17 Days Lockdown Serves Interests of Market Chains!



E-mail: ciftcisen@gmail.com

To Press and Public

6 May2021

17 Days Lockdown Serves Interests of Market Chains!

Although the Covid-19 pandemic has clarified once more the significance of the access to food and the nourishment with nutritious food, farmers have continued to produce to find themselves far from setting off the cost. While the input costs are in a rising trend continuously, the government tried to suppress the price through the imports in every harvesting season. Although the farmers have suffered from several catastrophes like hailing, frost, drought, floods, animal and plant diseases at an increasing trend as a result of the global climate change, the government has refrained from supporting the farmers for disasters. Even now

, they turn a blind eye to the farmers’ yield loss and the revenue loss that seem to be inevitable because of the ongoing drought in and around Diyarbakır. In addition to the difficulties they face to access their fields because of the pandemic restrictions, the farmers who have kept on producing persistently have been banned from reaching the marketplaces during the current 17 days lockdown. Marketplaces are closed. Unable to sell their products to wholesale markets, the farmers have dumped their products, their labor into waste, starting from Antalya.

In one hand we have the farmers who cannot take and sell their products to and in the marketplaces and dump their products into waste or leave unharvested in fields, and in the other hand we see the consumers who have to buy fruit and vegetables at overly expensive prices of markets or cannot buy at all because of lack of sufficient income… The government has had to concede the farmers’ troubles and issued a decree to open a marketplace in only one location of towns and cities on Saturdays. It is obvious that this decree is far from solving the farmers’ problems, it cannot solve the consumers’ problem to access to food either. Opening only one marketplace in towns and cities only one day of the week will lead to crowded marketplaces that may make way for the spread of the pandemic. It also helps the endurance of an incessant chain that leaves the producers to the mercy of middlemen and market chains. However, a better decision would be to open the marketplaces in smaller regions (districts) on different days of the week. This would be the rational solution to avoid the decaying of the products and to ensure that the consumers can have fresh fruit and vegetables at affordable prices. Because many kinds of vegetables in the field grow old if not harvested daily and get decayed if not harvested and taken to the marketplace timely.

While the first priority should be to increase the number of the marketplaces that are adapted to the requirements of Covid-19 pandemic and are controlled by the public and where producers sell their products at better prices and consumers can access to food at better conditions, the government’s decision to open marketplaces in one location and on the same day of the week forces the consumers to head for chain markets to access to food. Farmers are forced to sell their products at loss and consumers are forced to buy the food they need from the markets at an expensive price. The losers are the consumers who struggle in the current economic crisis in the country and the farmers who work with all family members to produce agricultural products. The winners are obvious: the middlemen and chain markets.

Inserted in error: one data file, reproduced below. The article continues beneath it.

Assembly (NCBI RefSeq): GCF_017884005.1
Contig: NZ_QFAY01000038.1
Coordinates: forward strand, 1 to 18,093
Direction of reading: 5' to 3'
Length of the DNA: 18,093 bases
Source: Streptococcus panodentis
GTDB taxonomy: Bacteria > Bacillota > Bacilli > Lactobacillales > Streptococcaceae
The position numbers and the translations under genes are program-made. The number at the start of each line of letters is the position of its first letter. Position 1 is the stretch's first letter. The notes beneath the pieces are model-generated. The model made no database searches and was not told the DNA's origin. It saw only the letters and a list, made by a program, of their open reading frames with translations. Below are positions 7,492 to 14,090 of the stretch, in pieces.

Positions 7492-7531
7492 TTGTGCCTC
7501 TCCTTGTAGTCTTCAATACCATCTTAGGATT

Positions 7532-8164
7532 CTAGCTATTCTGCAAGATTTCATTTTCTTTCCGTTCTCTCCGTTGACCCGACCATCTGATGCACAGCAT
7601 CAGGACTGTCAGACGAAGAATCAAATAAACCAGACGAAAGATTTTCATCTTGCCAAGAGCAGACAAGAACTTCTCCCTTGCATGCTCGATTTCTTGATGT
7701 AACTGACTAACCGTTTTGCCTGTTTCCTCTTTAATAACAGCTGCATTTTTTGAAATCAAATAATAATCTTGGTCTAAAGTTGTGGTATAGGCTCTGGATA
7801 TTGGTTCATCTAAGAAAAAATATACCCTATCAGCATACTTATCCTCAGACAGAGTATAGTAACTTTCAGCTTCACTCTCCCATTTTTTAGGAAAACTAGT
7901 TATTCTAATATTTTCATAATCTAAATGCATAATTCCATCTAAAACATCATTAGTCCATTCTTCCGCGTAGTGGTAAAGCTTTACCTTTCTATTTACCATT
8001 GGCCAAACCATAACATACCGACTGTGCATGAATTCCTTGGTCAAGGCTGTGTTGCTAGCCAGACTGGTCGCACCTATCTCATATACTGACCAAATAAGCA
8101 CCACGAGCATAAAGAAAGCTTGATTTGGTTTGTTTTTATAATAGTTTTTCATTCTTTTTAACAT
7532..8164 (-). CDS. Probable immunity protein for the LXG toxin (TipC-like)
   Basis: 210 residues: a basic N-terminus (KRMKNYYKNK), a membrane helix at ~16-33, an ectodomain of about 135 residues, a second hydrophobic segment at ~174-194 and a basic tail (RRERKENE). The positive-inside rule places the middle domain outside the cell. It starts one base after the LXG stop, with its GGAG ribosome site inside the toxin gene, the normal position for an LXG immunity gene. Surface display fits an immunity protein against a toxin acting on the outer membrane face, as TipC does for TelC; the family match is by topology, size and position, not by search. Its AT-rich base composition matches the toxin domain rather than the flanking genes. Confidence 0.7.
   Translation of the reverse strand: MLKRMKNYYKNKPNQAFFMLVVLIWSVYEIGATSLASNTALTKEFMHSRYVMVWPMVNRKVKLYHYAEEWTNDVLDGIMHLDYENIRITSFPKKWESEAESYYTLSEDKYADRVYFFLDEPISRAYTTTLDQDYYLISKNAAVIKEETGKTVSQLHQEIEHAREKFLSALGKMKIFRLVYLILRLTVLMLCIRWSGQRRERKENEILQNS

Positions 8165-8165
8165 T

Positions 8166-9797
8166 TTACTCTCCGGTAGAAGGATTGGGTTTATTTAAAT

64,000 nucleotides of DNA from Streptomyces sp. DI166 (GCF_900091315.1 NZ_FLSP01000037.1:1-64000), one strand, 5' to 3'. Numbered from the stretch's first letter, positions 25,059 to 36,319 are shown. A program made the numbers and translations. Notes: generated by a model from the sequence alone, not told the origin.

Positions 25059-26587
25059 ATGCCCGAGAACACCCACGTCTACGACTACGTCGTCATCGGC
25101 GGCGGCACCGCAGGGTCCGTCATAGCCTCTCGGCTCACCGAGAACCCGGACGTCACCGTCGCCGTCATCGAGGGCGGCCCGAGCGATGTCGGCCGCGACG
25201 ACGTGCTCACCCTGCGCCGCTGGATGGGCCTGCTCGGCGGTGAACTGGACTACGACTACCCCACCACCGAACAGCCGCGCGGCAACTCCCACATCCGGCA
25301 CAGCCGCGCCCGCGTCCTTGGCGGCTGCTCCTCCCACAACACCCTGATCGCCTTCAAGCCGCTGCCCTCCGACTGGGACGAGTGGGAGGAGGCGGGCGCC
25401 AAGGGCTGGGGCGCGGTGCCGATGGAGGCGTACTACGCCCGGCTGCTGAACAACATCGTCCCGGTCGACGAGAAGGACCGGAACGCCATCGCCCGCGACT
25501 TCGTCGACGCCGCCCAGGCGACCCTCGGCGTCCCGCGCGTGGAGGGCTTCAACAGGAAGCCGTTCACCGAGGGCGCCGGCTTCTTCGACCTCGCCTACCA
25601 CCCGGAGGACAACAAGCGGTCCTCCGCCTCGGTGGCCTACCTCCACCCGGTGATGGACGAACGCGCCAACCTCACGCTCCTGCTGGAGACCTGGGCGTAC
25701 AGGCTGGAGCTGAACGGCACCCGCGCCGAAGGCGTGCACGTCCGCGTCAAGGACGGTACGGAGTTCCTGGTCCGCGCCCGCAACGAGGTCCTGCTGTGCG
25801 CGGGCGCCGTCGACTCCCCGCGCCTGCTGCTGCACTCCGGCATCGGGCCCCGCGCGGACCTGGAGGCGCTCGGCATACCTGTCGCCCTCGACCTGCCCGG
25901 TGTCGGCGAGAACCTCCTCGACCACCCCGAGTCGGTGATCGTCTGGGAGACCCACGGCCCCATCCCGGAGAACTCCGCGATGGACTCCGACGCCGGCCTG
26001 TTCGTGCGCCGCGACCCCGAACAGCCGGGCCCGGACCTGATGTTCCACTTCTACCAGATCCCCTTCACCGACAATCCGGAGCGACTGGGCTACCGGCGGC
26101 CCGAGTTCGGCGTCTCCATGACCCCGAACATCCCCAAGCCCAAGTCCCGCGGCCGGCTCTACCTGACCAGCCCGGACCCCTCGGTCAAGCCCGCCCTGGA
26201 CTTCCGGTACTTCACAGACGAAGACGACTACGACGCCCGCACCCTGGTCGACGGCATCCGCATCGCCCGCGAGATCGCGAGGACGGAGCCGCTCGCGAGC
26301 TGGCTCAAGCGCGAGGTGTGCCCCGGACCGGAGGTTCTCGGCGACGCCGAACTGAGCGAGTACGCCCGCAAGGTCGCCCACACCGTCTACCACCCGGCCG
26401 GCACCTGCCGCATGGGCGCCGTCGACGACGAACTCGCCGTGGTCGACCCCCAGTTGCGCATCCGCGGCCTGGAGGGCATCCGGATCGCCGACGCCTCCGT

This policy of the government that protects and favors the corporates creates food inflation. In addition to the health crisis created by the Covid-19 pandemic, economic crisis brings along the food crisis threat. Food corporates have endeavored to gain full control of food for many years. Now, taking advantage of the pandemic, they have covered quite a big ground and the government, to our regret, backs them up with decisions they make in this matter. Government also surrenders to the companies the last ring of the chain that enables them to gain full control of the agriculture and food: the marketing.

Consequently, as the global corporations seize control of agriculture and food, in a process starting from seeds and including and going through production, procurement and processing of inputs, and marketing – in another words, as they establish the corporate food systems – the consumers are obliged to consume the products they do not know how have been processed and at the prices imposed by the corporates. It is a must to raise objection and to say NO! to this process. Small farmers, family farmers and those who need to access to healthy food have to fight together to establish their own food system against that of corporates’. The solution lies in the food system of the people, that of the Food Sovereignty.

Ali Bülent Erdem Farmers’ Union Chairman

Adnan Çobanoğlu – Farmers’ Union Organization Secretary

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